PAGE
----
Saturday, September 15, 2012

Chronic pain following use of a Mirena IUD in a person with CFS (also called ME or CFIDS)

NB: I'm not really posting this for my regular readership but so that this information is available on the internet should someone one day come looking for it.

Nearly two years ago I had a Mirena IUD inserted.  Within days of the insertion I developed a uterine infection that caused such severe pain that the Mirena had to be removed after three weeks.  The pain resulted in me developing a condition known as central sensitisation.  Whilst I had the infection, nerves that normally send other kinds of signals had been commandeered to send pain signals in order to convey to my brain the severerity of the situation.  Once the infection was eliminated, these nerves didn't return to their normal functions as they should have and instead continue to send pain signals.  This means that, even though I no longer have an infection, I continue to live with significant pain (although that pain is now reasonably well controlled and I am hopeful that it will eventually be eliminated altogether).

I am sharing this story as I believe that my severe chronic fatigue syndrome made an infection following the Mirena insertion a near-certainty.  It also seems that the resultant central sensitisation was much more likely to occur in a person with CFS than in a healthy person.  I in no way blame my GP for not realising the risks involved in giving me an IUD, but I wanted to put the story on the internet in the hope that other women with CFS would be aware of these possibilities!

Likelihood of infection
As mentioned above, I have very severe CFS/ME.  For the past nine years I have had around 15% of the energy I had before I became ill.  I am only able to be out of bed for a total of three hours per day; I use a walker to walk within the house and a wheelchair for any trips outside.  My muscles are thus extremely deconditioned.  It is this that both I and my gynaecologist now believe made a uterine infection almost inevitable once I had had the IUD inserted.  Once the (tiny!) weight of the IUD was added to the weight of my uterus itself, my deconditioned pelvic muscles were too weak to continue holding my uterus in its proper place.  The Mirena thus bore down on my cervix such that it was pushed very close to the opening of my vagina.  At this point infection became inevitable: the strings attached to the Mirena, whilst only 3cm long, were from time to time pushed right out of my vagina to regions where they would have come in contact with bacteria.  These bacteria then travelled up the strings into my uterus where they multiplied and caused me such severe pain that several times I thought I might pass out.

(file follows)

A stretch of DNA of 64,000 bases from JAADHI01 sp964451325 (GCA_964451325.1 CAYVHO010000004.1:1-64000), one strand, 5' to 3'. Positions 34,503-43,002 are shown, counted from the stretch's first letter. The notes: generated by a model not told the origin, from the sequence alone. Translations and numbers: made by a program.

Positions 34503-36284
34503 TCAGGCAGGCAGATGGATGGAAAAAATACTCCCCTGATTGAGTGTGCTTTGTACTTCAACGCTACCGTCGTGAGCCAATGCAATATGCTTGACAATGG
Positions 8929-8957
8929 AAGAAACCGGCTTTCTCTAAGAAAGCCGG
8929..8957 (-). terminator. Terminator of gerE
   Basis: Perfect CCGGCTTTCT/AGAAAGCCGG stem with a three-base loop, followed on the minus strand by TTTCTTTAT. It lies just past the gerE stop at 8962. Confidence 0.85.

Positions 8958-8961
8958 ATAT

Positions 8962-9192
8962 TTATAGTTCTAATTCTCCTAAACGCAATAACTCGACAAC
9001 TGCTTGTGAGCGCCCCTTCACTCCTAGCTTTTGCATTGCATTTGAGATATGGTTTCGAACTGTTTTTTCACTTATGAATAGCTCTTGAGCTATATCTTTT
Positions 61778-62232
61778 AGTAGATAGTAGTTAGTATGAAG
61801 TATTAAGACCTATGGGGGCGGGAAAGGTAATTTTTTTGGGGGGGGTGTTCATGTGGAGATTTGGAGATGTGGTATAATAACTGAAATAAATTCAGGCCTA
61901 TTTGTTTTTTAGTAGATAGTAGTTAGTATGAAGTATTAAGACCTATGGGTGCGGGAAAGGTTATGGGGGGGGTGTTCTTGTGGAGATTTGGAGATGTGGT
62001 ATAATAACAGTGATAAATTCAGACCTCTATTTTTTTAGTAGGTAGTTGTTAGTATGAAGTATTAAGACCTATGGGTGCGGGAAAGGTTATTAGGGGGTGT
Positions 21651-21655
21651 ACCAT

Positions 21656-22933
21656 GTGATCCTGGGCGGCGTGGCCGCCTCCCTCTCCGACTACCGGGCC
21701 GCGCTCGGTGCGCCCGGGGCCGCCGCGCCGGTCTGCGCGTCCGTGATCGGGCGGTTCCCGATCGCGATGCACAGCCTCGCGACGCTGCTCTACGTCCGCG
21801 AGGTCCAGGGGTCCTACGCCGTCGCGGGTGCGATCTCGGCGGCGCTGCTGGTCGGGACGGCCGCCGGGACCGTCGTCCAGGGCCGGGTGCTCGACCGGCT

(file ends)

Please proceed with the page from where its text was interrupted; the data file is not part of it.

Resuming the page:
Likelihood of central sensitisation
I am much less confident that my central sensitisation was a consequence of my CFS but it does seem that this underlying condition may have put me at higher risk of developing such a condition.

According to Dr. Ros Vallings' report from this year's "Invest in ME" conference in the UK, people with CFS have abnormal pain processing systems.  In particular, Professor Maria Fitzgerald's paper apparently noted:
In CFS/ME there is altered CNS processing.  Fibromyalgia (FM) patients perceive greater intensity and greater temporal summation.  Sensations increase in magnitude, and the CNS winds up more and more. There is alteration of endogenous pain control.  FM patients lack diffuse noxious inhibitory control.  Normally there is ability to inhibit pain (endogenous opioids).  There is altered cortical pain processing in CFS/ME.  Numerous areas of the cortex are involved. There is activation of the limbic system (anterior insular-based ganglia and cingulated cortex). The CNS is acting very differently.
So it seems that there is something abnormal in the way people with CFS process pain signals.

In addition, Professor James Baraniuk is reported to have made the following observations about fibromyalgia patients:
There was increased sensitivity to deep pressure in FM. There was also increased sensitivity of proprioceptive and stretch receptors on nerves innervating the joint capsules, tendons etc. There maybe loss of the anti-nociceptive system, and loss of norepinephrine release, which normally regulates responses, and initiates autonomic responses. It is as if “the light is on but no-one is home”, and the brain is in a default mode pathway.
He looked at pain dolorimetry – pressure-induced thresholds, and did frequency analyses.  Central sensitization starts in the periphery – there maybe peripheral sensitisation such as by hay fever. Spinal sensitization leads to hyperalgesia and allodynia.
 I don't really understand what he is saying beyond that he mentions something about central sensitisation occuring in fibromyalgia patients.  As he was speaking at a chronic fatigue syndrome conference (not a fibromyalgia one) I presume he means that similar things are also observed in people with CFS, although there is no indication in Dr. Vallings' notes that he actually said as much.

These snippets make me wonder if central sensitisation following severe pain (as described in Dr. Woolf's paper linked to above) is more likely to occur in someone with CFS as our pain processing systems are, apparently, already not working properly.

If your CFS isn't as severe as mine then I suspect that the above scenario is unlikely to happen to you.  If, however,  you are very inactive and your muscles don't always hold your innards in place like they should then please be aware that it is a possibility!

Arohanui,

--Heather :-)

PS, if you'd like to know more about any of this, please put a question in the comments or email me.

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